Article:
Aernout Mik Touch, Rise and Fall

Aernout Mik

Touch, Rise and Fall

Plywood Dwelling (in collaboration with Marjoleine Boonstra)

Dutch artist Aernout Mik returns to The Project for his third solo exhibition—his second in the New York gallery. Concurrent with his solo exhibition at the Museum of Modern Art in New York, Mik will exhibit two multi-channel video installations. Characterized by their elaborate architectural structures and surreal content, the works display a profound and unforgettable presence. Devoid of linear narrative structure, the people that populate Mik’s bizarre psycho-dramas either act out a series of mundane actions such as walking, talking, and sleeping, or display extreme emotional states; often there is no real interaction between the individuals—each acts independently of the other as if in a vacuum. The actions are scripted within the close confines of the set and recorded within the strict framing and movement of the camera; slow tracking shots supply context and distance while close-ups provide detail and a more intense relationship with the image. The absence of any plot development, climax, or conclusion frustrates comprehension and compels viewers to question their own patterns of social behavior and sense of reality.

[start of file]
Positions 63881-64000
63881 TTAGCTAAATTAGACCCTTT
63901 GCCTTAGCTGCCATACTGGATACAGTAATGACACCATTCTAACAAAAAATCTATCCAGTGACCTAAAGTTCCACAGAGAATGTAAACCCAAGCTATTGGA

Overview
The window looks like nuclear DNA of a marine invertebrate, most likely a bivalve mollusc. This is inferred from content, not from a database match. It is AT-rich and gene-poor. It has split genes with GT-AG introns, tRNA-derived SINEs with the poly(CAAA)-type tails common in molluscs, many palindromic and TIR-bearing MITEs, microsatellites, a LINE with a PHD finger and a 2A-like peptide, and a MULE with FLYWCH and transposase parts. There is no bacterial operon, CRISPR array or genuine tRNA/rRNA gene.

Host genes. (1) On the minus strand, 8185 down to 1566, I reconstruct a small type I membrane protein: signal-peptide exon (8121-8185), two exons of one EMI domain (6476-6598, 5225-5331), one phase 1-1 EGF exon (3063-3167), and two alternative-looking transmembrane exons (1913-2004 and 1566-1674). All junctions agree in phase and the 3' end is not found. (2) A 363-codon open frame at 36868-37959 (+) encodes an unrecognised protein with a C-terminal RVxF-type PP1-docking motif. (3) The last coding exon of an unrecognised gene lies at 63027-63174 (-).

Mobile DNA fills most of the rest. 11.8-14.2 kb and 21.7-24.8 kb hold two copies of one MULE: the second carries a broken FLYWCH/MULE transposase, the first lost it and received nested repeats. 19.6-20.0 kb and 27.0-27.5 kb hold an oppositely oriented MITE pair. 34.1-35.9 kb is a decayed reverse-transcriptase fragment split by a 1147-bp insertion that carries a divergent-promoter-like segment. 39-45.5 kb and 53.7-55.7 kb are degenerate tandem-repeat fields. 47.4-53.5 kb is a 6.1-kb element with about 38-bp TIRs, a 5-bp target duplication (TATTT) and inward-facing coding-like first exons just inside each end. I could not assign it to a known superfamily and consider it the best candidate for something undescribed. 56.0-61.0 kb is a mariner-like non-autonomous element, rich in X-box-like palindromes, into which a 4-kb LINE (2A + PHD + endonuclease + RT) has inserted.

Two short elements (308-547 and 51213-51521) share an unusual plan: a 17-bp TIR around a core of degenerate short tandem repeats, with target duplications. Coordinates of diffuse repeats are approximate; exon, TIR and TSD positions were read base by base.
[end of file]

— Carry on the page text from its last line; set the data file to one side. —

First exhibited in Prospect.1, the New Orleans Biennial in 2008, Touch, Rise and Fall (2008) is a two-channel video installation that examines the operations happening in and around the airport security check point. A continous cycle of degrading and upgrading of goods and people. Images of individuals shopping are juxtaposed with meticulous luggage searches, while fatigued passengers in the waiting areas are contrasted with rowdy security staff on their break. A sense of helplessness and desperation, as well as the dwindling of authoritarian control, looms over this scene. Plywood Dwelling (2009), which was made in collaboration with Marjoleine Boonstra, is an eight-channel video installation that was filmed in the sleeping quarters of a small Chinese factory. Carefully monitoring the events happening in the corridor and adjacent bedrooms which are constructed out of unfinished plywood, the individuals intermingle without any privacy. Moving through empty corridors and crowded rooms, Mik and Boonstra contemplate how the human body subsists in its architectural environment. This project was realized with financial support from the Mondriaan Foundation, Amsterdam.

The Project

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